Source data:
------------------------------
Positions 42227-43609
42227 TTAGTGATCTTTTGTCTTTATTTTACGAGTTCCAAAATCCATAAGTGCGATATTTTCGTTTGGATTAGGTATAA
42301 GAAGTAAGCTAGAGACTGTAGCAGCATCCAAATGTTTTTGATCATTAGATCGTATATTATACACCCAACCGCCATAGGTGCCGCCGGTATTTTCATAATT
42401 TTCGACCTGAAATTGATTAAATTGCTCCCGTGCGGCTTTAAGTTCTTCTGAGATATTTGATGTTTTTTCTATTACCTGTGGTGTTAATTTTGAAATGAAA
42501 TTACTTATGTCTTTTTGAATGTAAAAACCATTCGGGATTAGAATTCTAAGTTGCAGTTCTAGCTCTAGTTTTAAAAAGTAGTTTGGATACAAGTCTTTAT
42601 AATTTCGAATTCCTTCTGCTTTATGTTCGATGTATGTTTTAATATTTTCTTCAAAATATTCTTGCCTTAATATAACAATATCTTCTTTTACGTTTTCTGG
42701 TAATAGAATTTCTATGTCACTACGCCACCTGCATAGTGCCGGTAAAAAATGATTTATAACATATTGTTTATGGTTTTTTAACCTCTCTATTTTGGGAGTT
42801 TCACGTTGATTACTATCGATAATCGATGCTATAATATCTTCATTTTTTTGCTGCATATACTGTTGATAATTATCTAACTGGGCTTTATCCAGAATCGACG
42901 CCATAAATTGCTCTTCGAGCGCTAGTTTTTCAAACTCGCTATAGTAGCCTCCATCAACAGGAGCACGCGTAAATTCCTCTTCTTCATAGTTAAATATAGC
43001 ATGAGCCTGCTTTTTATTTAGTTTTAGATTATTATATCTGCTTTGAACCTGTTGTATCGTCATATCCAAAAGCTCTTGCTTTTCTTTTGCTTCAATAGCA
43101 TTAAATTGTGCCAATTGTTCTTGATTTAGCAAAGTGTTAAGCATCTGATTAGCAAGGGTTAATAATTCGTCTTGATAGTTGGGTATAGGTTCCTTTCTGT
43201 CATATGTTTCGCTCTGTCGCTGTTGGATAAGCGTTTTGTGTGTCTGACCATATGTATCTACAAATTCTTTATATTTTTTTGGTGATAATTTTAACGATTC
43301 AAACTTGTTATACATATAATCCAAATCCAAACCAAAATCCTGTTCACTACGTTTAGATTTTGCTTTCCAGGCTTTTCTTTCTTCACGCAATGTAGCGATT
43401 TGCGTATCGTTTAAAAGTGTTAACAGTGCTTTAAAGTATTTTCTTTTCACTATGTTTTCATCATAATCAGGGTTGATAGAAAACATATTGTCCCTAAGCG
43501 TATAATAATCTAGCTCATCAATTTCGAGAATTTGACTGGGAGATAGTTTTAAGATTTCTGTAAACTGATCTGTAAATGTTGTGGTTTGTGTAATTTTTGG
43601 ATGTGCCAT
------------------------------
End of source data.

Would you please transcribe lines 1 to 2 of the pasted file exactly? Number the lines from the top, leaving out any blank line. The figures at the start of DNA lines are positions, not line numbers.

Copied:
Positions 42227-43609
42227 TTAGTGATCTTTTGTCTTTATTTTACGAGTTCCAAAATCCATAAGTGCGATATTTTCGTTTGGATTAGGTATAA